Waaaay back at the beginning of this past semester, I received an email about an international event that was specifically for OU students who had recently returned from a study abroad program. At first, I felt kind of silly about wanting to go to the event. It promoted an environment in which returning students could not only just share about their experiences, but also discuss the nitty gritty things that a lot of people probably don’t always want to talk about.

For example, although I will talk about my experience in Rio de Janeiro for hours, one of my very first memories from my Rio trip is NOT one that I ever share. After traveling for a full day from Mazatlán, Mexico to Mexico City, São Paulo, then finally Rio, I was more than thrilled to be there, but all the worrisome looks and concerned words from friends and family were really eating at me after being with only my thoughts for 24 hours. I after struggling to find my drive (he was waiting in the international terminal–I came in domestic from São Paulo), I rolled into the hostel, hauled my enormous suitcase up two flights of stairs, attempted to call my boyfriend via WhatsApp, and cried for about an hour. Even in hindsight, I still can’t quite put my finger on why I fell apart as soon as I arrived, but the point is that I did fall apart even though I was over the moon to be there.

So after recalling this experience, among others, I RSVPed for Oklahome!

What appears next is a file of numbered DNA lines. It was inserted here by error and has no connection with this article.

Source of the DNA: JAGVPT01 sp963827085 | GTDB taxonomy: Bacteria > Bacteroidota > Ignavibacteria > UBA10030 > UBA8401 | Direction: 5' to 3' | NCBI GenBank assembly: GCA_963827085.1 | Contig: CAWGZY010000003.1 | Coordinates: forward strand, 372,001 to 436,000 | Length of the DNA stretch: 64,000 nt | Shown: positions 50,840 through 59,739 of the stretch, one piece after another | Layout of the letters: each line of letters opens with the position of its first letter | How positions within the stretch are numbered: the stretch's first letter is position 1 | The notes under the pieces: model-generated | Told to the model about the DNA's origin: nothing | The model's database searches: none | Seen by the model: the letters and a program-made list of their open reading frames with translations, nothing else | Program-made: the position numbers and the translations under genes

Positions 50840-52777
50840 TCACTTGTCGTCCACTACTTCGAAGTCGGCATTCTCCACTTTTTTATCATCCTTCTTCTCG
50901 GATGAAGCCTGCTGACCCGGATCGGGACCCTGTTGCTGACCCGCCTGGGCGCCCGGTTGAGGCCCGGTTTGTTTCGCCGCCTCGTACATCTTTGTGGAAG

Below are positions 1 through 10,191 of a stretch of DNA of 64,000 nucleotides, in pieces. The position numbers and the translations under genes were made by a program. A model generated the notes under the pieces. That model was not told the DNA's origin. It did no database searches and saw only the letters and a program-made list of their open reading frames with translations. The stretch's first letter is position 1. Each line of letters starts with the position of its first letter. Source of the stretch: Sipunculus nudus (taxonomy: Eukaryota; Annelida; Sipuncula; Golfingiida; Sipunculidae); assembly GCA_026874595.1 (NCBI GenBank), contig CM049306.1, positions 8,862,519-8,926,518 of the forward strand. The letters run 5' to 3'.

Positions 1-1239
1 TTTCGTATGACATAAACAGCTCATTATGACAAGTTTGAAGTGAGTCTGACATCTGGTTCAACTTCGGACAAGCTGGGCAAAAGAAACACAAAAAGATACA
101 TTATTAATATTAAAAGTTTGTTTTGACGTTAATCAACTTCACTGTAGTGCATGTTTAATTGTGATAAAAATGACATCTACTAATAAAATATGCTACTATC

I arrived and was shocked to see as many people there as I did. There were probably two dozen, and there were even a few with I traveled with in Italy.

First things first, we introduced ourselves and where we had been with OU. People had been everywhere. There were a lot of Italy’s, I was definitely the only Rio de Janeiro, a few Germany’s, one or two in Uganda for mission work, a few in Asia, and then the rest were scattered.

After our introductions, we listened to a woman who works in CIS as the Italy study abroad advisor. Oddly enough, what she had to say really resonated with me. The thing that hit home the most was how she talked about how the places we visit change us in ways we don’t typically understand or may not notice.

immediately thought about how much I miss sweating. Odd, right? In Rio, I grew so accustomed to having big, fat beads of sweat just rolling from everywhere. I didn’t know that the back of my knees could sweat like that! Don’t get me wrong, at first it was very uncomfortable and a little gross. However, even after only being in Rio for a little under two weeks, to this day I would give anything for the feeling like the sun is baking me like a toasty loaf of bread and losing ten pounds just from sweating so profusely.

So I shared this, and yes, I got some weird looks. Ha! But what the woman said made 100% sense. I am grateful to be home and to have had the experiences I did in Italy and Rio, but I think it will take me a looong time to not hesitate to give the “okay” hand sign without thinking I’m about to offend someone.